Warning that the city "can't cut our way out of this ditch," Tampa Mayor Bob Buckhorn is right to focus on generating more revenue — not by increasing taxes but by attracting growth and increasing property values.
"We need to start moving dirt," he said in his State of the City speech on Tuesday.
The mayor offers more than a positive attitude. He has a plan for success and is pursuing it. He has streamlined permitting — whether submitted for a "backyard fence or 50-story tower" — and moved all construction services operations into one building to make it easier for those doing business with the city.
The background music and the overly rousing culmination of his outdoor speech were, to our taste, a bit much. The mayor definitely reverted at times to campaign mode. He lacked only a balloon drop.
But whatever its excesses, the relentlessly upbeat speech also made clear that Buckhorn is passionate about the city and wants everyone to share his passion.
More importantly, Buckhorn continues to make it clear that voters made a wise choice last year in electing the former city councilman. He is confronting tough economic times — a likely $30 million budget shortfall for the second year in a row — with a remarkably infectious optimism and can-do spirit.
The mayor pointedly scheduled the speech at the Curtis Hixon Waterfront Park to highlight his vision of making the Hillsborough River the center of an expanded downtown, one that includes the west side of the river.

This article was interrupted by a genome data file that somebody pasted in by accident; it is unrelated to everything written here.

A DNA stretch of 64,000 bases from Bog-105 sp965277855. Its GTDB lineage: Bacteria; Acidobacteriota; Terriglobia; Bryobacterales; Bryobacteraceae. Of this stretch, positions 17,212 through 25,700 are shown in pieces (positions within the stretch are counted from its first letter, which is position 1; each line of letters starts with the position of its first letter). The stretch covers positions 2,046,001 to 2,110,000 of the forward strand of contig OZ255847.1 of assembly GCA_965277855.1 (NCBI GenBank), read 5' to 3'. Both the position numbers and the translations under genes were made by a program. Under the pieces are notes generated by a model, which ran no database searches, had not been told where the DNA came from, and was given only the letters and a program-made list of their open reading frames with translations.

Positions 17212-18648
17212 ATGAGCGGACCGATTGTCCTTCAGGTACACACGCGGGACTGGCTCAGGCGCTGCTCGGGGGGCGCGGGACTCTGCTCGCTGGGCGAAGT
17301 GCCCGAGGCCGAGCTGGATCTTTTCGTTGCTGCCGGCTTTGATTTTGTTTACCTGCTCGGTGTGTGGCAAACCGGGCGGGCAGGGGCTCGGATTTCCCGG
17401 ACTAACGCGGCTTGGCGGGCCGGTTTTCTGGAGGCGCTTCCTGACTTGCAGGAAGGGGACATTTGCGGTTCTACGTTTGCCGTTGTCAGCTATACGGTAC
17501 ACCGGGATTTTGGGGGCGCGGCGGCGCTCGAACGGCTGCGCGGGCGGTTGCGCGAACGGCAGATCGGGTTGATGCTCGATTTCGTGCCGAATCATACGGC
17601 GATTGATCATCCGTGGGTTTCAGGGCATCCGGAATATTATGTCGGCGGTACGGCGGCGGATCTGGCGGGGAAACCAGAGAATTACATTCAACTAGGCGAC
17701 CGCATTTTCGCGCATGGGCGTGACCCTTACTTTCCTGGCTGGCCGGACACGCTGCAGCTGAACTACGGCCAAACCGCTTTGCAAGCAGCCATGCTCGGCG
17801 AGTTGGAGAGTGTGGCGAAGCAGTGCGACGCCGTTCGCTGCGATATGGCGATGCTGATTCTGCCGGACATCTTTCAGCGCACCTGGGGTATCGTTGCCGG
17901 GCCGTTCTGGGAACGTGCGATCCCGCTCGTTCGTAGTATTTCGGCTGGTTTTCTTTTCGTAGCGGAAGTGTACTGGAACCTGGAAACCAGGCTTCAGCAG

His goal of revitalizing the major corridors leading to the urban core, as well as the neighborhoods that surround it, is appealing, though it will take a long-term commitment.
We agree with the mayor's emphasis on the need for a strategy aimed at improving the city long after he is out of office.
Buckhorn knows that the major changes he seeks must come through persistence and continued small victories.
Already a number of encouraging projects are in the works, including the transformation of the historic Waterworks Building on the river in Tampa Heights. It will become a restaurant, and another plan would make the long-vacant downtown federal courthouse a hotel.
Once known for his sharp political elbows, the mayor was quick to give credit to others, particularly past mayors, promote partnerships and invite community participation.
Not long ago, the city and Hillsborough County seemed constantly at odds. Buckhorn now meets regularly with county officials and says, "Those days of fighting over silly things are over."
Buckhorn, laughing off a heckler, emphasized the Republican National Convention in August will offer Tampa an opportunity to shine to the world.
The Democrat views it as a watershed event that could set the city on a course to new economic heights, where Tampa will be able to outcompete Charlotte, Atlanta, Austin and other business centers.
Other than praising the commitment of city workers who've endured painful cutbacks, the mayor did not devote a lot of time to the routine tasks of government, which ultimately will determine how residents view the administration.
He surely knows his aspirations will never be realized if he can't deliver basic services.
But Tampa is not going create a new spirit of enterprise and prosperity by obsessing about potholes. Buckhorn is pushing a vision of Tampa that transcends mere competence. You don't need the background music to like what he is selling.